The main task of the RPC (Resistive Plate Chamber) Muon Trigger monitoring system design for the CMS (Compact Muon Solenoid) experiment (at LHC in CERN Geneva) is the visualization of data that includes the structure of electronic trigger system (e.g. geometry and imagery), the way of its processes and to generate automatically files with VHDL source code used for programming of the FPGA matrix. In the near future, the system will enable the analysis of condition, operation and efficiency of individual Muon Trigger elements, registration of information about some Muon Trigger devices and present previously obtained results in interactive presentation layer. A broad variety of different database and programming concepts for design of Muon Trigger monitoring system was presented in this article. The structure and architecture of the system and its principle of operation were described. One of ideas for building this system is use object-oriented programming and design techniques to describe real electronics systems through abstract object models stored in database and implement these models in Java language.

  5. Design and testing of the New Muon Lab cryogenic system at Fermilab

    SciTech Connect

    Martinez, A.; Klebaner, A.L.; Theilacker, J.C.; DeGraff, B.D.; Leibfritz, J.; /Fermilab

    2009-11-01

    Fermi National Accelerator Laboratory is constructing a superconducting 1.3 GHz cryomodule test facility located at the New Muon Lab building. The facility will be used for testing and validating cryomodule designs as well as support systems. For the initial phase of the project, a single Type III plus 1.3 GHz cryomodule will be cooled and tested using a single Tevatron style standalone refrigerator. Subsequent phases involve testing as many as two full RF units consisting of up to six 1.3 GHz cryomodules with the addition of a new cryogenic plant. The cryogenic infrastructure consists of the refrigerator system, cryogenic distribution system as well as an ambient temperature pumping system to achieve 2 K operations with supporting purification systems. A discussion of the available capacity for the various phases versus the proposed heat loads is included as well as commissioning results and testing schedule. This paper describes the plans, status and challenges of this initial phase of the New Muon Lab cryogenic system.

  6. On the charge polarization of cosmic systems

    NASA Technical Reports Server (NTRS)

    Barnes, A.

    1979-01-01

    The positive electric charge density associated with the internal electric fields of self-gravitating systems in hydrostatic equilibrium can be canceled by nearby external flowing plasmas, such as winds. For example, it can be shown that the positive electric charge of a star is likely to be completely screened by its stellar wind. Because winds and other nonstatic phenomena are widespread, the electrical polarization due to the positive charge on static systems such as stars should occur on relatively local scales, in contrast to the universal scale recently suggested by Bally and Harrison. The latter viewpoint would be correct only if the entire universe were in strict hydrostatic equilibrium.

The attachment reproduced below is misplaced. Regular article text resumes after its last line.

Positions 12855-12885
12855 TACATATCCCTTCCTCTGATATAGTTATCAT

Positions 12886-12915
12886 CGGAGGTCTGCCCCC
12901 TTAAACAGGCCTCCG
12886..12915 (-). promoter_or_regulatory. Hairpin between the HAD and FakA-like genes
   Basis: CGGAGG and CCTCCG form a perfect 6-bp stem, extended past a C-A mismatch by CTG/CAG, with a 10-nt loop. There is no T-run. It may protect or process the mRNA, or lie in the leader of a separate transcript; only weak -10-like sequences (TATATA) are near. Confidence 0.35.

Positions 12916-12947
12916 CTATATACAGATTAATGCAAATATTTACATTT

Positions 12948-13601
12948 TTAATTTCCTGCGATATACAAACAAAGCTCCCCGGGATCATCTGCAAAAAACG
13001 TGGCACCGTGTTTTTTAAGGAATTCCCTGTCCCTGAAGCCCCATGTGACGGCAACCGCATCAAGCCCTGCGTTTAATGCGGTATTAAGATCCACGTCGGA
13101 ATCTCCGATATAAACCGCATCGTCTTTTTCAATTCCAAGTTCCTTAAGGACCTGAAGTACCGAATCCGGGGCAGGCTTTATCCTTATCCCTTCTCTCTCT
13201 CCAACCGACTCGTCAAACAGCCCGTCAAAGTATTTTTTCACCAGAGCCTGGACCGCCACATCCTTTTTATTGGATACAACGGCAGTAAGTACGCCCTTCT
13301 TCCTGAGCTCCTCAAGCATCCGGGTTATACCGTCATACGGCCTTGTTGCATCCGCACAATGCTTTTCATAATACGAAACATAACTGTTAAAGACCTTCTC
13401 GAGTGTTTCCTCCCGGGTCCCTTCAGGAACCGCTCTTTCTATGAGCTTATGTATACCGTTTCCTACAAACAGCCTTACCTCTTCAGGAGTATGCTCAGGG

7. Real-Time Data Processing in the muon system of the D0 detector.

    SciTech Connect

    Neeti Parashar et al.

    2001-07-03

    This paper presents a real-time application of the 16-bit fixed point Digital Signal Processors (DSPs), in the Muon System of the D0 detector located at the Fermilab Tevatron, presently the world's highest-energy hadron collider. As part of the Upgrade for a run beginning in the year 2000, the system is required to process data at an input event rate of 10 KHz without incurring significant deadtime in readout. The ADSP21csp01 processor has high I/O bandwidth, single cycle instruction execution and fast task switching support to provide efficient multisignal processing. The processor's internal memory consists of 4K words of Program Memory and 4K words of Data Memory. In addition there is an external memory of 32K words for general event buffering and 16K words of Dual port Memory for input data queuing. This DSP fulfills the requirement of the Muon subdetector systems for data readout. All error handling, buffering, formatting and transferring of the data to the various trigger levels of the data acquisition system is done in software. The algorithms developed for the system complete these tasks in about 20 {micro}s per event.